Sunday, March 6, 2016

Monday Walk

March 2016 - Puerto Vallarta Mexico

Friday we headed to the market but before we got there we got dropped off at Hotel Rosita and another stroll along the malecon just as we have in our last couple of walks.

Another peek into the Hotel Rosita lobby.

Senora Peggy Pelican doing her Friday shopping at the fish market.

A new sand sculpture.

Still more Frida.

Still screaming with a song.

Very crabby.

Hey, meester, you want more junk? We often hear this as we walk through the markets.

Art on a cafe wall.

No, we haven't reached the market yet, we are meandering the streets around Rio Cuale.

Hotel Catedral.

Another catrina in the restaurant of the Hotel Catedral.

The Huichol or Wixáritari (Huichol pronunciation: /wiˈraɾitaɾi/) are Native Mexicans, living in the Sierra Madre Occidental range in the Mexican states of Nayarit, Jalisco, Zacatecas, and Durango.

Descendents of the Aztec, the Huichol number about 18,000, most of whom live in the sierra of Jalisco and Nayarit. Having withstood the Spanish Invasion, they are still striving to keep their culture alive and viable, despite the ever increasing physical and cultural encroachment of their Mexican neighbors. Peyote is a focal point for their ceremonies, and their colorful beadwork and yarn work reflects a reverent and symbiotic relationship with nature.

The Huichol people are a culture in transition as modern life encroaches upon their traditional ways. Many have migrated to cities such as Tepic and Guadalajara; others struggle with poverty, land-invasion and illness caused by pesticides in tobacco plantations where many find work as day laborers. Few outsiders are welcome in Huichol villages located in the high sierra.

We had been eyeing their masks for a while and had inquired in several places about the prices.
The woman who owned this shop was very knowledgable and said that if we gave her an email address she would provide more information about their culture. By the time we got back I had already received the email.

Yes, we chose a mask at a good price. 

I showed a few photos from another shop here.

Why is Puerto Vallarta a famous tourist destination today? There are many reasons, but there in the Top 10 main reasons are three names: John Huston, Elizabeth Taylor and Richard Burton.

During 1963, a famous love story culminated when John Huston arrived in the small fisherman harbor to film his 25th movie and Burton and Taylor, plus many other stars arrived too.
Last week I showed the statue of John Huston.

The market.

Enough, time for lunch.

We choose Oscar's and have a table with a view and notice there is a wedding chapel set up.

The priest is giving instructions to the groom.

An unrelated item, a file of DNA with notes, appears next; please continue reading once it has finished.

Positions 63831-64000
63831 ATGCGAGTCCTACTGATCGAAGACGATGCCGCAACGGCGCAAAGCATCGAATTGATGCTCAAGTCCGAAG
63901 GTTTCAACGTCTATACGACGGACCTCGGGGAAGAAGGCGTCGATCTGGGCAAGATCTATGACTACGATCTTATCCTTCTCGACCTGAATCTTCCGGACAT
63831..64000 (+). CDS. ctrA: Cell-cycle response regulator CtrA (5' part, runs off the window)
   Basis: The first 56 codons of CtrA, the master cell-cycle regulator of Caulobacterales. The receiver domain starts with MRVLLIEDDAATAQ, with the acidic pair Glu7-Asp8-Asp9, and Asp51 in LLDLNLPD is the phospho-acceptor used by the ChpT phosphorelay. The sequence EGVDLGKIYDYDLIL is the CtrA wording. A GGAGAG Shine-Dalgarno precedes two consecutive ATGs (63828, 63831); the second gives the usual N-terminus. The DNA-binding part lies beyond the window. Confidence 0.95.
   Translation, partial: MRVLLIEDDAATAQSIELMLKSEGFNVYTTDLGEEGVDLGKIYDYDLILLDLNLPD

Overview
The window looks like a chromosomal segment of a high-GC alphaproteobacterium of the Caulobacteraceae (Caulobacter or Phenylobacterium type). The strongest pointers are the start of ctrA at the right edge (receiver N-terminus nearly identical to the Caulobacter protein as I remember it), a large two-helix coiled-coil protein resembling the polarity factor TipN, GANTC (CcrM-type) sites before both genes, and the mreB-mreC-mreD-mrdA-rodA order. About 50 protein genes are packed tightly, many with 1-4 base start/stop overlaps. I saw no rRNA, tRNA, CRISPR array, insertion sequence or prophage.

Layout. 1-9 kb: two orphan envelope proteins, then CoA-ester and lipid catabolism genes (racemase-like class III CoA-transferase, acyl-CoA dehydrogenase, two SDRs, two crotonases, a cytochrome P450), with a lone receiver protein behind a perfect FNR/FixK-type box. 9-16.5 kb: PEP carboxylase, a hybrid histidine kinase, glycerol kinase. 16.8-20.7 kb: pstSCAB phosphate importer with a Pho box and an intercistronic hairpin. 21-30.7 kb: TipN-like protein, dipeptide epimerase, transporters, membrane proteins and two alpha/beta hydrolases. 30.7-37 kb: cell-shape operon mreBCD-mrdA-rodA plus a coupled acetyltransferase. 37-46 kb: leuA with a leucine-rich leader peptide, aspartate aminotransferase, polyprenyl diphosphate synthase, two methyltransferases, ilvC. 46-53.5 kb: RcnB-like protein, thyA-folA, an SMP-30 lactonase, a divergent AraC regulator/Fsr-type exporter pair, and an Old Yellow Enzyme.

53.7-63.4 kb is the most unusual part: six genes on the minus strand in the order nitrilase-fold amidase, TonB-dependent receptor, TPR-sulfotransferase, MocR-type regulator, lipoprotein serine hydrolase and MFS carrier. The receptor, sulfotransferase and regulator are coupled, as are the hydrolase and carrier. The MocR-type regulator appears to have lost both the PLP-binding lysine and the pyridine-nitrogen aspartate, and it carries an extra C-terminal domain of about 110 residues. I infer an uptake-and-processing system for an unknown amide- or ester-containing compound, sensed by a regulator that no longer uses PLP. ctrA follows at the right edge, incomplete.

The bride and her father arrive.

The groom and his mother.

Here comes the bride.

Oblivious to the wedding.

The “Lazo” is a sort of tied rope which can be made from something as simple as a ribbon, to something as ornate as a rosary – either beaded or jeweled, silver filigree, crystals, satin or wreath of orange blossoms, fertility symbols- to symbolically join the bride and groom . It is placed around the necks of the couple – in a figure 8- after they have exchanged their vows to represent their linked future together; the joining of two lives. It’s also called a “UNITY LACE”. Usually, family of the bride & groom, padrinos or best friends of the couple are the ones responsible for “lassoing” the Bride and Groom together. Tradition requires the couple to wear the lasso for the remainder of the service.

You can see the white lasso with flowers around the couple.

Washroom sign,

Another rope bridge.

What is he shooting?

Yet another view of the church.

Time to head back.



  1. It's just a gorgeous place -- and all that art (and crafts). Love the colors. How fun that you saw a wedding.

  2. So much colour and excitement! I can tell you are a shopper, Jackie :) Isn't that a lovely custom with the bride and groom? I love the name Rosita but that balcony at the Cathedral hotel had my name all over it! :) Many thanks for joining me again, Jackie. Enjoy your last week in Mexico!

  3. A nice thing to see a wedding going on. That pelican looks like quite a character!

  4. I really enjoyed reading this post and viewing the photographs of Mexico.Very colorful and exciting views...

  5. All the art there is really amazing.. not just the paintings but the textiles as well. Mexico is a vibrant display of color, that is for sure.

    Lisa @ Life Thur the Lens

  6. Very interesting walk, very inspiring - very well captured.

  7. Striking colours and bright blue skies! Looks like the perfect place to do a some leisurely exploring.


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